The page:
Dennis M. Downes has taken his interest and study of the Trail Marker Tree to researching it and visiting actual sites in over 20 states over the course of the last 25 years. He also created a bronze sculpture of the Trail Marker Tree and used this piece at over 100 public and private shows. He has given lectures and distributed thousands of informational papers throughout the US as well as Canada and the United Kingdom to help teach the public the story of the Trail Marker Trees. As a result of this, Mr. Downes has a 16 foot sculpture of the Trail Marker Tree gracing the entrance to the Lake County Discovery Museum and a documentary of the Trail Marker Tree produced in 2005. "This is one of those rare occasions when the marriage of reverence for the past and artistic form occur to produce a truly important work. As a means of preservation, he has brought forth the histories of these great cultural landmarks and reconnected us with an understanding of those that were here before us." Dr. Harry Spell, Historian and Foundry Owner.
"Much like the petroglyphs of the Southwest, we all agree the Native Americans created them, but, not even the Native Americans of today can agree on which tribe started them or the true meaning of the symbols," as stated by Richard Harris, author of Rock Art Symbols. Trail Marker Tree origins have similar problems, while we all agree that the trees were shaped by Native Americans, it is impossible to give credit to a single tribe since the Trail Trees were located throughout the Great Lakes Region as well as to the west and the southeast. As a result of this, there could be subtle differences in the types of trees, techniques of shaping them and their meanings. While we all agree, this was an ingenious technique which blended man and nature.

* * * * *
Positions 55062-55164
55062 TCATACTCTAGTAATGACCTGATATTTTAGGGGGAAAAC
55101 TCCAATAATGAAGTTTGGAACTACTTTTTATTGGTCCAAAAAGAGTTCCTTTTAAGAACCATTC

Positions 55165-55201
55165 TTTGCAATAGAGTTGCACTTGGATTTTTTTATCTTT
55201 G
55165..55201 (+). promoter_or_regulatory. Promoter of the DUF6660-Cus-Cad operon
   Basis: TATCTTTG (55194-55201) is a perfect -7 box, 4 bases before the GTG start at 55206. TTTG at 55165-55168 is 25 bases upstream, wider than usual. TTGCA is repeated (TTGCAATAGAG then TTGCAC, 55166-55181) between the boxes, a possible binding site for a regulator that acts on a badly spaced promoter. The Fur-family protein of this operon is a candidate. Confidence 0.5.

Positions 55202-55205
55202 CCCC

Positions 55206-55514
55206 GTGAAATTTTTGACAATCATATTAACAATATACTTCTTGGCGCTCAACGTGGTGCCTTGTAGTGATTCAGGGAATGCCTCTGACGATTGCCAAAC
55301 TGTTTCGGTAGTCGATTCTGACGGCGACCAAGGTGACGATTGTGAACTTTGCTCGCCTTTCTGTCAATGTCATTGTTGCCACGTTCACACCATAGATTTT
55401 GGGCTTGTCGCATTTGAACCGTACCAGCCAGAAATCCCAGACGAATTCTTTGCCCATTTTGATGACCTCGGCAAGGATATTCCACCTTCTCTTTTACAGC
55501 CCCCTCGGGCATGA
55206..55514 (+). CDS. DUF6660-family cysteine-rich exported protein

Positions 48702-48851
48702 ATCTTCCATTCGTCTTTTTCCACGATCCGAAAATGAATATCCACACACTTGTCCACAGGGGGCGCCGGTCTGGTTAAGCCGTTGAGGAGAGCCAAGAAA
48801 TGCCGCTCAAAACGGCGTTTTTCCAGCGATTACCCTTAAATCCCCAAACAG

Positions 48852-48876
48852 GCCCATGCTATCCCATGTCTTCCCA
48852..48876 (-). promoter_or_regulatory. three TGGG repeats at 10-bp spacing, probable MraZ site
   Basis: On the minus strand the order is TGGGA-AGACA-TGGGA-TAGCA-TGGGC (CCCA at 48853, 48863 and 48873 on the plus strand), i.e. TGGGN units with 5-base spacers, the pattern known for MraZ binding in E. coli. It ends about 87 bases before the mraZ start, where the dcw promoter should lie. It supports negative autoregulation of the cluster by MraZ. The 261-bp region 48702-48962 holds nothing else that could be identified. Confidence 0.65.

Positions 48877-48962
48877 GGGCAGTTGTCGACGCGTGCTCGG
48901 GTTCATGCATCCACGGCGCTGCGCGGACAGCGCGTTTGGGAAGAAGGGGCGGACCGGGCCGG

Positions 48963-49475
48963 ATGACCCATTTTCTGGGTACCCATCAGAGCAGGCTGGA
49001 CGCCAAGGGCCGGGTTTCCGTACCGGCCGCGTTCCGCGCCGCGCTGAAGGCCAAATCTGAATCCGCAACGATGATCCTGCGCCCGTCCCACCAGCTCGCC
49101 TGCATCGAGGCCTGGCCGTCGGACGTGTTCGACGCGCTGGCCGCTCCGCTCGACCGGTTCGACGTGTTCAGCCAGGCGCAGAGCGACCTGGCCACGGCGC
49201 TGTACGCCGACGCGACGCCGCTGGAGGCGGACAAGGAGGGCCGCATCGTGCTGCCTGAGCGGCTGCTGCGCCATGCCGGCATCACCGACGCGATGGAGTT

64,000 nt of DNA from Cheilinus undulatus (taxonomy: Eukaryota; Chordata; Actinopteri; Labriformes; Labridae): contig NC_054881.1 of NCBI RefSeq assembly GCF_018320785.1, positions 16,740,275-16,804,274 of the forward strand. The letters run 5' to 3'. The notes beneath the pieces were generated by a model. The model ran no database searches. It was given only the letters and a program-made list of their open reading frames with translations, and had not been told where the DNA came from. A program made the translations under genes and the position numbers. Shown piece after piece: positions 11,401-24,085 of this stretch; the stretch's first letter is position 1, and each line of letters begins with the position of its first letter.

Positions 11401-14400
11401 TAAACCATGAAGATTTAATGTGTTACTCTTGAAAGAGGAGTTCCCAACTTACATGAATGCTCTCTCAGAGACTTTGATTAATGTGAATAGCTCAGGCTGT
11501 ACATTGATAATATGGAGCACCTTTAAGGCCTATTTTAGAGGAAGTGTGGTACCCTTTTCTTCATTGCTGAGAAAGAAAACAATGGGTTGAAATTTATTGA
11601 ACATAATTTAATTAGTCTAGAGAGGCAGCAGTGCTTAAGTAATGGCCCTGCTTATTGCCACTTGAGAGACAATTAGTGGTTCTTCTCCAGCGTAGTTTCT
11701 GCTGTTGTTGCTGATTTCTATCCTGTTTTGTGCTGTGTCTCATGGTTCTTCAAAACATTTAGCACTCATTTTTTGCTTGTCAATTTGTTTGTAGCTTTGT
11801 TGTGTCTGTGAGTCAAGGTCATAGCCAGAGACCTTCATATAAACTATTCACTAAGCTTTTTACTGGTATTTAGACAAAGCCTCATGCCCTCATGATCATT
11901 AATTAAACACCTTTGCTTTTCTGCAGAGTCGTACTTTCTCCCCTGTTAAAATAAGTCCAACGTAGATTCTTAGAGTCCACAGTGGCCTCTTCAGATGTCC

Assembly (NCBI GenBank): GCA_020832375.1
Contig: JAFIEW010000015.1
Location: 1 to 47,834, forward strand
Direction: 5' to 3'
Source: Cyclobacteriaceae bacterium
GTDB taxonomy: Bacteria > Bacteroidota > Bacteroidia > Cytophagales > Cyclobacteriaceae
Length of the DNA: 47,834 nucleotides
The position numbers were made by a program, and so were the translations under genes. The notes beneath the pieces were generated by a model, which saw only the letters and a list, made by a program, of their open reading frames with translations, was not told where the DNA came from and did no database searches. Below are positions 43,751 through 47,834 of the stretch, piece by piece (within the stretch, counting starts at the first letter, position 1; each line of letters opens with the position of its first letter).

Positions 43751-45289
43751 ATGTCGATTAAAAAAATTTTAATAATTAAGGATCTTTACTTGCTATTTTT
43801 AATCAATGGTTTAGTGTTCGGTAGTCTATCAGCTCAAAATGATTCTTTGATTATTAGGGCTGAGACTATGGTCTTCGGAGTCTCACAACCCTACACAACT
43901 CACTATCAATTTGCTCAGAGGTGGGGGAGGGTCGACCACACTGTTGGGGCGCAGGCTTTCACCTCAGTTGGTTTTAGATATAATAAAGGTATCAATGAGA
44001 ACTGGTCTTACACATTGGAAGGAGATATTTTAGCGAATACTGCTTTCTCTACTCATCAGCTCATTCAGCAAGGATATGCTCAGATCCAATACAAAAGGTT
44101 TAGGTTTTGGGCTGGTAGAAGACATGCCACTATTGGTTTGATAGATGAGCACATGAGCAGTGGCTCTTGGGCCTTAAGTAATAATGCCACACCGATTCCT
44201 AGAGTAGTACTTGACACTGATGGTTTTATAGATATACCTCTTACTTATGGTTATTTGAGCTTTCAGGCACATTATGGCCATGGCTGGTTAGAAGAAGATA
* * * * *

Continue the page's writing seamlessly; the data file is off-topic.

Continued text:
Mr. Downes grew up in an area where the knowledge of the Trail Marker Trees was and has always been considered part of its history. The ability to access museums, libraries and universities in the area allowed him to gain the cumulative knowledge to make this study possible. This great link between man and nature should not be lost to the ages. The story of the Trail Marker Trees should be passed on to future generations honoring this unique blend of resourcefulness and Mother Nature.
Mr. Downes is the President of the Great Lakes Trail Marker Tree Society.
"After having seen Dennis Downes' beautifully revealing exhibit of Indian Tree Trail Markers -plus his expert and haunting related art work - I am truly impressed that one man has taken it upon himself to educate and enlighten us on the splendor and importance of these rapidly disappearing symbols of Native America. Downes has obviously spent untold hours making this part of his life's work."
~Janet C. Davies~
190 North Host/Executive Producer
Entertainment Reporter ABC7 news
February 21, 2008